Assemb. Phil Ramos speaks during a conference in Hempstead on June...

Assemb. Phil Ramos speaks during a conference in Hempstead on June 8, 2019. Credit: Marisol Diaz-Gordon

Assemb. Phil Ramos is trying to simultaneously run for two seats in the State Legislature, a strategy open to him after a court-ordered redrawing of State Senate districts.

Ramos (D-Brentwood) already is on the ballot for State Assembly, running for an 11th term. But he’s also gathering petitions to run in an Aug. 23 primary for the 4th Senate District.

That would pit him against Monica Martinez, who is backed by Suffolk County Democratic chairman Richard Schaffer, and set up a huge intraparty battle in the Hispanic-plurality Senate district.

Ramos told Newsday that although he’s running for reelection in the Assembly, his preference is to be in the Senate where he can “do bigger and better things for the county.”

Schaffer called running for two office at once the “height of arrogance.”

And there’s some personal history here: Martinez defeated Ramos’ wife, Angela, in a 2017 Democratic primary for a county legislative seat.

Normally, a candidate is prohibited from running for two offices at the same time. But a fight over redistricting has made it possible this year only.

New York, like all states, had to redraw its congressional and legislative districts this year to reflect changes in the latest U.S. census. After the Democratic-led State Legislature approved new maps, Republicans successfully sued to get the congressional and State Senate districts declared unconstitutional. The lawsuit didn’t impact the Assembly lines.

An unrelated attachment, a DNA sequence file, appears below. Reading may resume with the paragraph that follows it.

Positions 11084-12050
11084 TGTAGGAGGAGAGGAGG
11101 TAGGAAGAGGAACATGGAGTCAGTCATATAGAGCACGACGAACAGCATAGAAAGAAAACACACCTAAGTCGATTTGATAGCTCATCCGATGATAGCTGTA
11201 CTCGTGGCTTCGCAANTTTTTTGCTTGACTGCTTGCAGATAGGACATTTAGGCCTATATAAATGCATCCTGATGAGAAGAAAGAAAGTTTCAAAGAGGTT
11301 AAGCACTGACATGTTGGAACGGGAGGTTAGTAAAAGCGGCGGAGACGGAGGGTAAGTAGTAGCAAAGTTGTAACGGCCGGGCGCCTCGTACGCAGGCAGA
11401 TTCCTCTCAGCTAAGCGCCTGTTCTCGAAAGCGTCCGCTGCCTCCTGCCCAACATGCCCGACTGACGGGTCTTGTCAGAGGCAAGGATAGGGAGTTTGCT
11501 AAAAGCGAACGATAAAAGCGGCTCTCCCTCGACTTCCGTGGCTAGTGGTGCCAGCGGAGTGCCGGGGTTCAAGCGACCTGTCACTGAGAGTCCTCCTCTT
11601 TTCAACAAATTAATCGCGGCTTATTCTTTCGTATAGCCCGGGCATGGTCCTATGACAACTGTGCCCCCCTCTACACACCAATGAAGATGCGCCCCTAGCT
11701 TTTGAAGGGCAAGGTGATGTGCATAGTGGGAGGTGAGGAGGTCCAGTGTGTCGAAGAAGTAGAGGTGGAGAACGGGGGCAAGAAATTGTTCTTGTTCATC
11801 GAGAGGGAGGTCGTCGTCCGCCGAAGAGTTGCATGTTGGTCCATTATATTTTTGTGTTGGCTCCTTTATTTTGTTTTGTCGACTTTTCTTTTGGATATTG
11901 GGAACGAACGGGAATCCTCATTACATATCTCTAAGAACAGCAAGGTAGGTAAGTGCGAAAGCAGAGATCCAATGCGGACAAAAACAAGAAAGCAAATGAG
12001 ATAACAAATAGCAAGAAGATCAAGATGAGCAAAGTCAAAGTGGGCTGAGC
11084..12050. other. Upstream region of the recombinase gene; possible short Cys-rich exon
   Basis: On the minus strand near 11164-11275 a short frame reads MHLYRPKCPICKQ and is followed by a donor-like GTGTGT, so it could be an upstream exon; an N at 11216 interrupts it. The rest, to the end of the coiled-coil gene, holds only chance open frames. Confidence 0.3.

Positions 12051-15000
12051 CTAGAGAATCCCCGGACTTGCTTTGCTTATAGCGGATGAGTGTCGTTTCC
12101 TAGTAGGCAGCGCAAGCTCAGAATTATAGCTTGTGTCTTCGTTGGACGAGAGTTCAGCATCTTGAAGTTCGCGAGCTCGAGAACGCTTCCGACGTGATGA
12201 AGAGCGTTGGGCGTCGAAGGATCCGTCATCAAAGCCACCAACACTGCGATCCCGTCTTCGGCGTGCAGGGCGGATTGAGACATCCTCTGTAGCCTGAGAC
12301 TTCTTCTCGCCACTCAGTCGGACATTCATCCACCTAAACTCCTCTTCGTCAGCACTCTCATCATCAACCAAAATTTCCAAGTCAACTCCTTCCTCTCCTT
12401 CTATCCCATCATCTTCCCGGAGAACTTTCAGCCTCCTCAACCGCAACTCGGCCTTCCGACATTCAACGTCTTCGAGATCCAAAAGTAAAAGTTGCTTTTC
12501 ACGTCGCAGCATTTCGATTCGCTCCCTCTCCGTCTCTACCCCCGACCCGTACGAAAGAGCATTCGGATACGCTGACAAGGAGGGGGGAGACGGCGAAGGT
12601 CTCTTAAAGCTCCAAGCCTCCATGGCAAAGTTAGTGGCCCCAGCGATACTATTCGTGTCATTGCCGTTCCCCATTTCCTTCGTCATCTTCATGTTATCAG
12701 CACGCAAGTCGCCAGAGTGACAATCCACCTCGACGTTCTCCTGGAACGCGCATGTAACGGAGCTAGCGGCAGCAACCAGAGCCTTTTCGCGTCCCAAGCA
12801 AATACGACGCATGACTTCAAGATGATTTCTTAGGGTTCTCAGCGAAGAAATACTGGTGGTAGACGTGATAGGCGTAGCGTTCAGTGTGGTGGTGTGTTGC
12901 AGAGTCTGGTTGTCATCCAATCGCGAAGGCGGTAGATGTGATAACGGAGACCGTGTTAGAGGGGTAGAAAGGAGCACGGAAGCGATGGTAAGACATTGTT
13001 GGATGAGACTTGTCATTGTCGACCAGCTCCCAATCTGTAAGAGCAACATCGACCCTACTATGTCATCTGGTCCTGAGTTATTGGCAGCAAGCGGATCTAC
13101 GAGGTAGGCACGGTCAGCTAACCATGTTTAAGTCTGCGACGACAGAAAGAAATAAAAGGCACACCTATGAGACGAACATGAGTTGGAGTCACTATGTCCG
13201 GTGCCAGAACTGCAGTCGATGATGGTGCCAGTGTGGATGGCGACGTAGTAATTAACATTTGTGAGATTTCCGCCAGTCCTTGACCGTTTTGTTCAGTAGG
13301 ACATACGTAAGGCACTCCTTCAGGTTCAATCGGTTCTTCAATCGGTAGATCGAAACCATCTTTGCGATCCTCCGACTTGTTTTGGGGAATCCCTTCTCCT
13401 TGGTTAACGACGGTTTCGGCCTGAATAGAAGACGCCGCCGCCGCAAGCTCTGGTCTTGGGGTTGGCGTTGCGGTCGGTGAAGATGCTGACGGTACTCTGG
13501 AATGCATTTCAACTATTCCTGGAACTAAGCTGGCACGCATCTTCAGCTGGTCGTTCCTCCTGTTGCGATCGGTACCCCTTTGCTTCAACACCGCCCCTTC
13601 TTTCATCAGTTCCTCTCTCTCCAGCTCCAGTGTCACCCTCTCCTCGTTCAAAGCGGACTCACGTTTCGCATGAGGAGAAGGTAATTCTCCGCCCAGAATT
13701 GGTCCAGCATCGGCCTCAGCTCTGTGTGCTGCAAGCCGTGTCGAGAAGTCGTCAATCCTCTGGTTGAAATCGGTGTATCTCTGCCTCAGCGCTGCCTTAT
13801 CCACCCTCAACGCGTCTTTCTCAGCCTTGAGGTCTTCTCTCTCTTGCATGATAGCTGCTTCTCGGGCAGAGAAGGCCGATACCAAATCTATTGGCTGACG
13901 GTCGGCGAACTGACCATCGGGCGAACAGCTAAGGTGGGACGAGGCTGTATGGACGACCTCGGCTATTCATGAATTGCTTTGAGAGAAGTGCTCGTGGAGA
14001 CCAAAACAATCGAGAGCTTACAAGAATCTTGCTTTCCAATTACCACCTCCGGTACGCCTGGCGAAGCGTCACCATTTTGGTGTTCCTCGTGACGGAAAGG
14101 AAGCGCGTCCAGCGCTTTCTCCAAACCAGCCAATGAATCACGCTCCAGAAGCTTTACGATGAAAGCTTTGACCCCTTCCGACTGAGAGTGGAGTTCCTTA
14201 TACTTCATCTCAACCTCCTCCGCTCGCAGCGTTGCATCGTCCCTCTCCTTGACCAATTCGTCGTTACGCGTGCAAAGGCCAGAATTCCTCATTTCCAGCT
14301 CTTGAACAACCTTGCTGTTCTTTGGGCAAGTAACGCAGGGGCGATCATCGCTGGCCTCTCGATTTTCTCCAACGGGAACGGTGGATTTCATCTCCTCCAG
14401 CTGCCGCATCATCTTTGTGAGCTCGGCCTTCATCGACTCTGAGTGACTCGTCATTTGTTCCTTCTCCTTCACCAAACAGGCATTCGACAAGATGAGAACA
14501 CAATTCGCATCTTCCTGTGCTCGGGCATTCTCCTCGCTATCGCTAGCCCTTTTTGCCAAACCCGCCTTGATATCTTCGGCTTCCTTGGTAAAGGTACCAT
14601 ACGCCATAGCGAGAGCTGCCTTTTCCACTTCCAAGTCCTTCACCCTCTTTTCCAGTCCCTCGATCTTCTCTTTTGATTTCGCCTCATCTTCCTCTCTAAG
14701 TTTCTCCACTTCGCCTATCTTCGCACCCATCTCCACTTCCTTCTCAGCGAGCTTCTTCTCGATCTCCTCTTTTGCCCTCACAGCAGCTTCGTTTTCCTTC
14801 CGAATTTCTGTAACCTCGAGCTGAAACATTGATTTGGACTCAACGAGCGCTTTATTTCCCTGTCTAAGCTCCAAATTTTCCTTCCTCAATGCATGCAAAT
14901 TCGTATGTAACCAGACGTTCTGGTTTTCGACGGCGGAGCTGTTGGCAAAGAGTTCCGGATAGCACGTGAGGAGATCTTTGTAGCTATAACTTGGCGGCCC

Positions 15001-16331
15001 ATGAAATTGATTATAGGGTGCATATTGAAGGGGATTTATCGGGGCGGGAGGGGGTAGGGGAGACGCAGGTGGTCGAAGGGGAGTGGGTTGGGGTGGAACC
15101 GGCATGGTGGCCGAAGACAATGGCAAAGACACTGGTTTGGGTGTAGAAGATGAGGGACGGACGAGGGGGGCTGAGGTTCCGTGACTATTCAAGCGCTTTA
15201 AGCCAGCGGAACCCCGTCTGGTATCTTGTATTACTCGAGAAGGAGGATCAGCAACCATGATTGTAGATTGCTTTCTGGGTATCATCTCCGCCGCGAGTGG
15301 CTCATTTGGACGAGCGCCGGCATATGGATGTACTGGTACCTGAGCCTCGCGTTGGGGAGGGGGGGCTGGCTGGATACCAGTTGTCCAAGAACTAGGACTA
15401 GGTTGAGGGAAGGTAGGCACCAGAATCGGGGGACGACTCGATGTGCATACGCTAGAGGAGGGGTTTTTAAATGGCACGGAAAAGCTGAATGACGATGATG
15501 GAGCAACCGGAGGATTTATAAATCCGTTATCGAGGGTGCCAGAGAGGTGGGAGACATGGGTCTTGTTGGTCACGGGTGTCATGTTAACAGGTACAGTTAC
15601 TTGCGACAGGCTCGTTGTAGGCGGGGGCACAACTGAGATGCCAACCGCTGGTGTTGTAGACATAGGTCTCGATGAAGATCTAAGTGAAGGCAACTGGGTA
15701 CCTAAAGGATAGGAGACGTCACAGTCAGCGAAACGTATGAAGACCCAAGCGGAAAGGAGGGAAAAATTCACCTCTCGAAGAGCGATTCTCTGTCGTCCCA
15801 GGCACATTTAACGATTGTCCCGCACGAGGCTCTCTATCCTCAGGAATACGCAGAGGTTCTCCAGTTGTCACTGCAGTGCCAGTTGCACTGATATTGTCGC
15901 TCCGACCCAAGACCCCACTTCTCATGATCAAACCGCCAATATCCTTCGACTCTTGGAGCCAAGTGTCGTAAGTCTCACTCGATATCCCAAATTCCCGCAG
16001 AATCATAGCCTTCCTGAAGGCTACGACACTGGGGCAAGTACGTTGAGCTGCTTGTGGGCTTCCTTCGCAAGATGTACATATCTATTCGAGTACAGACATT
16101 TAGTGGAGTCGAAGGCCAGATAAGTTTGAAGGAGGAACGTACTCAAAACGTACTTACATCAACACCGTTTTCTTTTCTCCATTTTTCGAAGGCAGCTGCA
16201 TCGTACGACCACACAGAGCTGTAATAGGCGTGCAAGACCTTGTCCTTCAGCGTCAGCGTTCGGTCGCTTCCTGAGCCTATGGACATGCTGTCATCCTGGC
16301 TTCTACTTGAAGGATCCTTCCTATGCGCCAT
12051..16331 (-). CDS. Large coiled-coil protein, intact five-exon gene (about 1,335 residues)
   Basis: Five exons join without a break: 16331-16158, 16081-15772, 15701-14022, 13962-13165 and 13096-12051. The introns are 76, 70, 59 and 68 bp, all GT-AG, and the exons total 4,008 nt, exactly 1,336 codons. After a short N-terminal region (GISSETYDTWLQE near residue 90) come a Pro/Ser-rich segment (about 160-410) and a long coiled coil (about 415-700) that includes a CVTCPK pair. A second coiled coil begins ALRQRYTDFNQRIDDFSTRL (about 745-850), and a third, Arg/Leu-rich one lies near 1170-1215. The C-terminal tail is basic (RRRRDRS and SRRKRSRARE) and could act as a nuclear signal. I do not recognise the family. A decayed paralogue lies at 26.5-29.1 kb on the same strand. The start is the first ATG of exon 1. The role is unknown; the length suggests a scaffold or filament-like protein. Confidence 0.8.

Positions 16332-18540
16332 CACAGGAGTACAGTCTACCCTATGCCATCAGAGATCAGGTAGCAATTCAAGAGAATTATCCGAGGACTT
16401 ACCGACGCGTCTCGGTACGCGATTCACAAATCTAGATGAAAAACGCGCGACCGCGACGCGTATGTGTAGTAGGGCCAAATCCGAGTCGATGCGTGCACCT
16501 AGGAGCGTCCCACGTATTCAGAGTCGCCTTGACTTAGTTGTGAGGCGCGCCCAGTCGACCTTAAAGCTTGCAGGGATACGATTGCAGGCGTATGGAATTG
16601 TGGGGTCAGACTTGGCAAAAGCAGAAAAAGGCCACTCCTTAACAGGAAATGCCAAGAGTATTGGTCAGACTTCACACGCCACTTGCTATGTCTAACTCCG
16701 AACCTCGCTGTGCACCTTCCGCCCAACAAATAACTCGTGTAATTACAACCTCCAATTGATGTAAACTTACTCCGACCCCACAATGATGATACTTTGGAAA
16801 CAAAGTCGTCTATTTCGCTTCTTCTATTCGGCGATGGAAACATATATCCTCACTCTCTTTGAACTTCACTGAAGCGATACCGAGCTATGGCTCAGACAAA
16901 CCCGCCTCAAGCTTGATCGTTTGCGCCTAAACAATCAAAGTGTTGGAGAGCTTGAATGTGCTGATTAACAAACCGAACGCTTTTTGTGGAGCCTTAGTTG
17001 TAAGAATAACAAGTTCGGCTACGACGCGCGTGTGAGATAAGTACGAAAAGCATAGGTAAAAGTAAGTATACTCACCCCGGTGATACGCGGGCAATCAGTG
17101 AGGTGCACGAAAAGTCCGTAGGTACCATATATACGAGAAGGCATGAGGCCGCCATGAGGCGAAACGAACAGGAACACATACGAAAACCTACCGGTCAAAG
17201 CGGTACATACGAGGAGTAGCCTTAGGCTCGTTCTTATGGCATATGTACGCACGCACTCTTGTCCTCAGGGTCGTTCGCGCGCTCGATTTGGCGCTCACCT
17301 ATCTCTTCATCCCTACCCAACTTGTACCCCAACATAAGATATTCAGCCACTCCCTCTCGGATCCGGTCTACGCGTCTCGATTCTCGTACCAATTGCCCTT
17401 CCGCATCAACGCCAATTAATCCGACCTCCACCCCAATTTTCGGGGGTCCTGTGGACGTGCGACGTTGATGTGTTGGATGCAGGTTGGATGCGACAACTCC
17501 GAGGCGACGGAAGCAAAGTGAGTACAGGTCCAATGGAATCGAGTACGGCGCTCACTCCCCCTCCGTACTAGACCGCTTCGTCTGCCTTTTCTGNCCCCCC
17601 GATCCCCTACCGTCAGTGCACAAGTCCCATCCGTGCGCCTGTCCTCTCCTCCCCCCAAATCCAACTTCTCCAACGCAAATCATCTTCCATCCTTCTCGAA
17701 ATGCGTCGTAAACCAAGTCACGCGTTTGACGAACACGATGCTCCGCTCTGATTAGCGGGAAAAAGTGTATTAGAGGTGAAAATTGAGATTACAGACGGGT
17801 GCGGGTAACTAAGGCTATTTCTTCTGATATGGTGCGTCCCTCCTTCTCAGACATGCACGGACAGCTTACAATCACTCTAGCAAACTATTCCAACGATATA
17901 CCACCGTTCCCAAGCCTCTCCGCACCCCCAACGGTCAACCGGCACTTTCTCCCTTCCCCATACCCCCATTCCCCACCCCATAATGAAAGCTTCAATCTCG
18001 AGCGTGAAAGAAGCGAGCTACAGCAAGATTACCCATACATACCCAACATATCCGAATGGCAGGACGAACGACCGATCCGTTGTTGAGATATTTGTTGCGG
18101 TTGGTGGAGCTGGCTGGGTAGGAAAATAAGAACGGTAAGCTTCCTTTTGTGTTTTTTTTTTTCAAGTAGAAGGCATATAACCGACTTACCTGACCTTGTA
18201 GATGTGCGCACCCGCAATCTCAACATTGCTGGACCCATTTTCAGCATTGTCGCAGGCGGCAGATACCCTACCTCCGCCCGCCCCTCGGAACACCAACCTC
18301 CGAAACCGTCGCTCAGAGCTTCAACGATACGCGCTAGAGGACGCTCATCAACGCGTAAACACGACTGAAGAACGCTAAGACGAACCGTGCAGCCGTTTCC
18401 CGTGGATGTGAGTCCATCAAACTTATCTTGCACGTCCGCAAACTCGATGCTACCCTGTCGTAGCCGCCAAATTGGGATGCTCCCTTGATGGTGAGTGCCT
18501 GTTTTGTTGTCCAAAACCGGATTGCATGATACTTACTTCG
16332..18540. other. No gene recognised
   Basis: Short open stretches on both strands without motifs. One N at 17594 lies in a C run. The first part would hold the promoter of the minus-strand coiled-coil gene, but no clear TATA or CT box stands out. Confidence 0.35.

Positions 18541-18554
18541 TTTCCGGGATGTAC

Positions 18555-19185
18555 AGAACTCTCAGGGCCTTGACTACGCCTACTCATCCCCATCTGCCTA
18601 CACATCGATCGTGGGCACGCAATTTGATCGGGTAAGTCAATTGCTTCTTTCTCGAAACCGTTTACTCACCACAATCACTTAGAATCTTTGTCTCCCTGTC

Besides ordering new lines for Congress and Senate, the courts set primaries in those contests for Aug. 23 and changed the dates for qualifying for the ballot.

Friday is the deadline for gathering the 850 petition signatures he needs to get in the Senate primary and he’ll get more than that, Ramos said.

Asked why he’s jumping in against Martinez, who already had the endorsement of the Democratic County Committee, Ramos said: “Monica is not an incumbent.”

Asked if Schaffer tried to talk him out of it, Ramos said: “I can’t say he tried to talk me out of it. He said he was going to back Monica and so the chips are going to fall where they may.”

If Ramos wins the Senate primary, he said he formally would decline his Assembly nomination, creating a vacancy on the ballot that a local Democratic committee could fill.

A state Board of Elections official confirmed Ramos legally can run in the Senate primary and later be removed from the Assembly ballot.

Schaffer called Ramos’ strategy unfair to voters.

“He thinks he can run for both offices at the same time and game the system," Schaffer said. "It’s not fair to the voters of that district.”

Martinez, also of Brentwood, was a senator for one term, 2019-2020, before losing reelection in a politically split district.

But the new 4th Senate District is much more favorable to Democrats based on the new maps. It runs from Islandia to the Nassau County line at Farmingdale. Nearly 62% of its residents voted for Joe Biden in the 2020 presidential election.

Hispanics account for 43% of the population, not a majority but far bigger than any other group in the district. It’s the first Hispanic-plurality Senate district on Long Island.

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